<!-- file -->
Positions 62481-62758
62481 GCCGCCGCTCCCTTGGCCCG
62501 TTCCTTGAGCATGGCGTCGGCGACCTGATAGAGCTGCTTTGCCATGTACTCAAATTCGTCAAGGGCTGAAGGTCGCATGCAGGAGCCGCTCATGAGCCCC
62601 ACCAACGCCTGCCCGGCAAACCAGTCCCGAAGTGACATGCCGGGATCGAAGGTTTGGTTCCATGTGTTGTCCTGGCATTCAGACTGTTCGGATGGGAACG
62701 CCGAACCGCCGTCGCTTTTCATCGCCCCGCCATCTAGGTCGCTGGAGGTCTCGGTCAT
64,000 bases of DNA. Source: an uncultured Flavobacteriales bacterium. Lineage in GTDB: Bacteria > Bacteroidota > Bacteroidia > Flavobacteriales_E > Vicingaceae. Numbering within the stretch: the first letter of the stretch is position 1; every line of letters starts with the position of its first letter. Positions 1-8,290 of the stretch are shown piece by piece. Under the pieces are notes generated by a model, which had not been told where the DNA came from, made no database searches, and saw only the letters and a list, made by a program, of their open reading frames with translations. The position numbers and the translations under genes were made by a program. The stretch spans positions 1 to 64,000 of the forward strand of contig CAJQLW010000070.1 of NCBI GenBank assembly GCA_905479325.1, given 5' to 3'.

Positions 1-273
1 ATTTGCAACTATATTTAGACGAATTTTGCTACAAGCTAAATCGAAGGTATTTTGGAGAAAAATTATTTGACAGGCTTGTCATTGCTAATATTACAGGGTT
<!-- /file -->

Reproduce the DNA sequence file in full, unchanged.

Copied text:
Positions 62481-62758
62481 GCCGCCGCTCCCTTGGCCCG
62501 TTCCTTGAGCATGGCGTCGGCGACCTGATAGAGCTGCTTTGCCATGTACTCAAATTCGTCAAGGGCTGAAGGTCGCATGCAGGAGCCGCTCATGAGCCCC
62601 ACCAACGCCTGCCCGGCAAACCAGTCCCGAAGTGACATGCCGGGATCGAAGGTTTGGTTCCATGTGTTGTCCTGGCATTCAGACTGTTCGGATGGGAACG
62701 CCGAACCGCCGTCGCTTTTCATCGCCCCGCCATCTAGGTCGCTGGAGGTCTCGGTCAT
64,000 bases of DNA. Source: an uncultured Flavobacteriales bacterium. Lineage in GTDB: Bacteria > Bacteroidota > Bacteroidia > Flavobacteriales_E > Vicingaceae. Numbering within the stretch: the first letter of the stretch is position 1; every line of letters starts with the position of its first letter. Positions 1-8,290 of the stretch are shown piece by piece. Under the pieces are notes generated by a model, which had not been told where the DNA came from, made no database searches, and saw only the letters and a list, made by a program, of their open reading frames with translations. The position numbers and the translations under genes were made by a program. The stretch spans positions 1 to 64,000 of the forward strand of contig CAJQLW010000070.1 of NCBI GenBank assembly GCA_905479325.1, given 5' to 3'.

Positions 1-273
1 ATTTGCAACTATATTTAGACGAATTTTGCTACAAGCTAAATCGAAGGTATTTTGGAGAAAAATTATTTGACAGGCTTGTCATTGCTAATATTACAGGGTT